Pay czar: I don't want more authority
Kenneth Feinberg tells lawmakers that reviewing pay practices at other TARP recipients would be "micromanaging."
NEW YORK (CNNMoney.com) -- Washington's so-called "pay czar" Kenneth Feinberg cautioned lawmakers against extending his authority to the hundreds of other companies that accepted government bailout money.
Speaking before the House Committee on Oversight and Government Reform Wednesday, Feinberg said his recent review of executive pay packages at the seven biggest bailout firms was "justified" given the government's massive stake in these companies.
Appointed by President Obama in June, Feinberg has spent the past five months carefully reviewing pay practices at those companies in order to both protect American taxpayers' investment and position the firms to pay back bailout money as soon as possible.
Still, he indicated that intervening in how banks and other companies that accepted money under the Treasury Department's Troubled Asset Relief Program, or TARP, would amount to nothing more than "micromanaging."
"That is where my authority should end," Feinberg said, according a copy of his prepared remarks before lawmakers. "I do not believe it necessary or wise to broaden my jurisdiction or make my legal authority more pervasive."
That sentiment was echoed by some lawmakers Wednesday who expressed concerns by the government's unprecedented level of oversight into how workers in the private sector are paid.
"The successes of the past in America should not, in fact, be wiped away because of the sins of a few on Wall Street who perhaps, realizing that bulls and bears were both making money, decided to become pigs," said Rep. Darrell Issa, R-Calif., the ranking member for the committee.
Last week, the pay czar issued his first in what will be a series of rulings on compensation, ordering 50% pay cuts, on average, for 136 executives at AIG (AIG, Fortune 500), Citigroup (C, Fortune 500), Bank of America (BAC, Fortune 500), General Motors, its former finance arm GMAC, as well as Chrysler and Chrysler Financial.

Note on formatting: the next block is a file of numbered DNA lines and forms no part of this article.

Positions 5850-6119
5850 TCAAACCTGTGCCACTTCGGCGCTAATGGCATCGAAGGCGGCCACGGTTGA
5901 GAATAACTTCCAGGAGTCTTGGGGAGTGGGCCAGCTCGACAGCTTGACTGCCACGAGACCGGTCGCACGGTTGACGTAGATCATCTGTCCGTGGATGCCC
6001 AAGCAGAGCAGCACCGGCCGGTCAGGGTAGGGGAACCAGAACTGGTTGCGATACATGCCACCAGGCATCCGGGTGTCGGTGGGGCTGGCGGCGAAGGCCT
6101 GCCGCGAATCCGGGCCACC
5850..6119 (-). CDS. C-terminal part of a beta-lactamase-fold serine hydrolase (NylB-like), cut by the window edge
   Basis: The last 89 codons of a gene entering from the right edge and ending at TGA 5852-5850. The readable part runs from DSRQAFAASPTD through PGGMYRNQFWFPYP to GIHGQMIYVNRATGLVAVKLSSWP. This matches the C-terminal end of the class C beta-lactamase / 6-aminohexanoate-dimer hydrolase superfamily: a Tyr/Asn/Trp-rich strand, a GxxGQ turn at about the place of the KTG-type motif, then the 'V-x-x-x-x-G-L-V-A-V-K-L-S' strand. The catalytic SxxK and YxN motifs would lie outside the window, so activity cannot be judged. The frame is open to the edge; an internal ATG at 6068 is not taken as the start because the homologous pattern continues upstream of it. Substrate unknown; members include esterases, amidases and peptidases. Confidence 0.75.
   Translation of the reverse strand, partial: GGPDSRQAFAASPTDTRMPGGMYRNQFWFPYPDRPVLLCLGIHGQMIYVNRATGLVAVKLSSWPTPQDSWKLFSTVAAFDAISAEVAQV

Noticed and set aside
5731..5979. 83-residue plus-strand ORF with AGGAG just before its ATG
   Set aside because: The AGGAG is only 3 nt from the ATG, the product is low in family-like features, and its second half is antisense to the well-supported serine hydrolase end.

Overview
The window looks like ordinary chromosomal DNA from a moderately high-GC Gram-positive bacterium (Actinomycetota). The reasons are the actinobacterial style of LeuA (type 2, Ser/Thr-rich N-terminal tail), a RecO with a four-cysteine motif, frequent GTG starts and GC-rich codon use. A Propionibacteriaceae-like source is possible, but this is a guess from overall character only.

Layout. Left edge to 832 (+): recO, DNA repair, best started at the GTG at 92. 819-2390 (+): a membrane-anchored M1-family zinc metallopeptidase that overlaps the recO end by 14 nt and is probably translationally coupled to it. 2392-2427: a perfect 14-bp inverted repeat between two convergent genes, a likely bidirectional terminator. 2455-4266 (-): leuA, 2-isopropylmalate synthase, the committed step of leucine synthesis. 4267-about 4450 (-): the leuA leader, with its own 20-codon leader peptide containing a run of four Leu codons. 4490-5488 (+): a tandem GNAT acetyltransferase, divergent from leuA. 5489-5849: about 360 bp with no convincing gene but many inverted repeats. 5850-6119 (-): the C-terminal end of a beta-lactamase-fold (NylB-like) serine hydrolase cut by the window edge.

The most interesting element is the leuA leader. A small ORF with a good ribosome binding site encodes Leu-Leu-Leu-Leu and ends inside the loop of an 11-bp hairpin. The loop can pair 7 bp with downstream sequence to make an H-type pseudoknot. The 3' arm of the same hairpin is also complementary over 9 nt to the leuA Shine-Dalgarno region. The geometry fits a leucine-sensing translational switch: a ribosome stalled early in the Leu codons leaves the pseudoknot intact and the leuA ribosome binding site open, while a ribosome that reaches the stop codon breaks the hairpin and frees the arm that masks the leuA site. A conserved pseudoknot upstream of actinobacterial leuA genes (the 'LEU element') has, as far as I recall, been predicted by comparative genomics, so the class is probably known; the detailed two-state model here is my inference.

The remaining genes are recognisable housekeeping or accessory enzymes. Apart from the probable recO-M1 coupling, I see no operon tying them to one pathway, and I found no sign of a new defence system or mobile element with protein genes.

Feinberg now turns to the pay plans for the next 75 most-highly paid employees at each firm. He also will need to review pay plans for 2010 for all seven companies.
Last week's ruling only applies to compensation during the months of November and December but will serve as a base for determining how these executive are paid next year.
Feinberg warned Wednesday that issues like "grandfathered" retention contracts and other guaranteed forms of compensation could be particularly thorny issue in the months ahead.
"There will undoubtedly be new compensation issues which will confront us in 2010," he said.
He also faces the tough task of sorting through some $198 million in retention payments owed to workers in AIG's Financial Products division, the unit that led to that company's near collapse.
Feinberg said Wednesday that this issue remained a "top priority" for him and that he hoped to resolve it through negotiations with AIG in the coming months.
There are also signs that Feinberg's ruling is reviving the debate over whether lawmakers need to implement their own legislative constraints on pay.
One key proposal, which has the support of President Obama, would give shareholders at public companies a so-called "say on pay" for senior management by providing them a non-binding vote on executive pay packages.
Feinberg, a long-time Washington attorney who was thrust into the public spotlight earlier this decade after overseeing compensation payments to September 11 victims, said Wednesday the issue was "worthy of consideration" by lawmakers.
One key hope, however, was that other companies on Wall Street and across corporate America, would use his pay ruling as a model for how they reward employees going forward.